Characterization of immune cell distributions in mouse models of spontaneous breast tumors
Young Park, Gloria Seo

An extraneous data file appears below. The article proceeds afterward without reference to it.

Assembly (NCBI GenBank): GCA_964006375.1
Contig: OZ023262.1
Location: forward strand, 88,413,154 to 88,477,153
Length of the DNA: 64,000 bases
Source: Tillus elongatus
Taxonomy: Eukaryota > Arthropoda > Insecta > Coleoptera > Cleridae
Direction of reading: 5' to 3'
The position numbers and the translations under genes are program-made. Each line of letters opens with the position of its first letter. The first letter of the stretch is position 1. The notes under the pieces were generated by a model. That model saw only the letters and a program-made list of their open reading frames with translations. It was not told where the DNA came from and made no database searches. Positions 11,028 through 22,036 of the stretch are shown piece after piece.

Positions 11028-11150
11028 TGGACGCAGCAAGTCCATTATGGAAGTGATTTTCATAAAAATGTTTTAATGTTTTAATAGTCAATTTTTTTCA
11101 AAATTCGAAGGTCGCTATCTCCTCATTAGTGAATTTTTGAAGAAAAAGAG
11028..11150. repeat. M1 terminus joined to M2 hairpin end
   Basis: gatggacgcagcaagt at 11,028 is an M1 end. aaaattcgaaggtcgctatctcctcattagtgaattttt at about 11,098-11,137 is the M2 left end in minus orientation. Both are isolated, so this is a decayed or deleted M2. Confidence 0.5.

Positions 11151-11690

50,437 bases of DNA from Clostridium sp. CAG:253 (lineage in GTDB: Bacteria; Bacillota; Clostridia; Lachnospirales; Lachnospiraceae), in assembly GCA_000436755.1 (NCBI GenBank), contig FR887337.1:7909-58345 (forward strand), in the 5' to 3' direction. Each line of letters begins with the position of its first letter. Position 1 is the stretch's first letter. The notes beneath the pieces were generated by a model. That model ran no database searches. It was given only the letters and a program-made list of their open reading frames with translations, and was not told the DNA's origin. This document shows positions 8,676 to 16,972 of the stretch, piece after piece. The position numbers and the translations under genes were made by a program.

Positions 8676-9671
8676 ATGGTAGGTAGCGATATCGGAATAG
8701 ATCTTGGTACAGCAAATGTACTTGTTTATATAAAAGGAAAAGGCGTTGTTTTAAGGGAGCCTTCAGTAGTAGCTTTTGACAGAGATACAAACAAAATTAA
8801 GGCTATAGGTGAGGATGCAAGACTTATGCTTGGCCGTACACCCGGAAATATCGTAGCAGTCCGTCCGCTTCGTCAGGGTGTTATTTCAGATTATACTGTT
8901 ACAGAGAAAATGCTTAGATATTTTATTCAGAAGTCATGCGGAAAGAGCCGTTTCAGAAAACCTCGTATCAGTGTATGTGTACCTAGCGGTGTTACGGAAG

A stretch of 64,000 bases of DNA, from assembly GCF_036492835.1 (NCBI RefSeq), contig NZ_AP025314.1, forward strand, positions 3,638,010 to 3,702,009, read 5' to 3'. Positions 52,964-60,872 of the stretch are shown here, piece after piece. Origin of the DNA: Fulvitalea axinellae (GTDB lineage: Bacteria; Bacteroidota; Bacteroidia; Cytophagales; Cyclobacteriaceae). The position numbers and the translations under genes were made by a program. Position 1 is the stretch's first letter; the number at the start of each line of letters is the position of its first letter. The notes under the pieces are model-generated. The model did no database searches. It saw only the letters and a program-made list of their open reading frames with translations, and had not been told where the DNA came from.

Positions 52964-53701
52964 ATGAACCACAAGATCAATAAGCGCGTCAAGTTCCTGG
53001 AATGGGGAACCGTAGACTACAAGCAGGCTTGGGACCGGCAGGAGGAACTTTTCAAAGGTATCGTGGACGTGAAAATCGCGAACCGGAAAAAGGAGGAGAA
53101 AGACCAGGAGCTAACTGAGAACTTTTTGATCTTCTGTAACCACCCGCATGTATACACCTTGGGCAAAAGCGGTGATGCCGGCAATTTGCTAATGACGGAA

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As immunotherapy grows in popularity as a cancer treatment option, we need to further understand how immune cells interact with the tumor microenvironment and influence tumor progression. The goal of this thesis was to characterize the different immune, cellular, and structural components within the breast tumor tissues of two orthotopic (MCaP0008 and M3C) and one spontaneous (MMTV-PyVT) murine models of immunogenic breast cancer. Identification of the tumor components in question, including CD3+ lymphocytes, CD11b+ myeloid cells, CD31+ endothelial cells, αSMA+ cancer associated fibroblasts, Ki67+ cells, cleaved caspase-3+ cells, collagen-1, and hyaluronan, were done by immunohistochemistry (IHC)-immunofluorescence (IF) staining of frozen tumor tissues with appropriate antibodies and imaging with multispectral confocal microscopy. Quantification and further data analysis were performed using a custom MATLAB program designed by Dr. Mei Rosa Ng. Gaining understanding of these stromal compositions will allow for better utilization of these breast cancer mouse models in future experiments.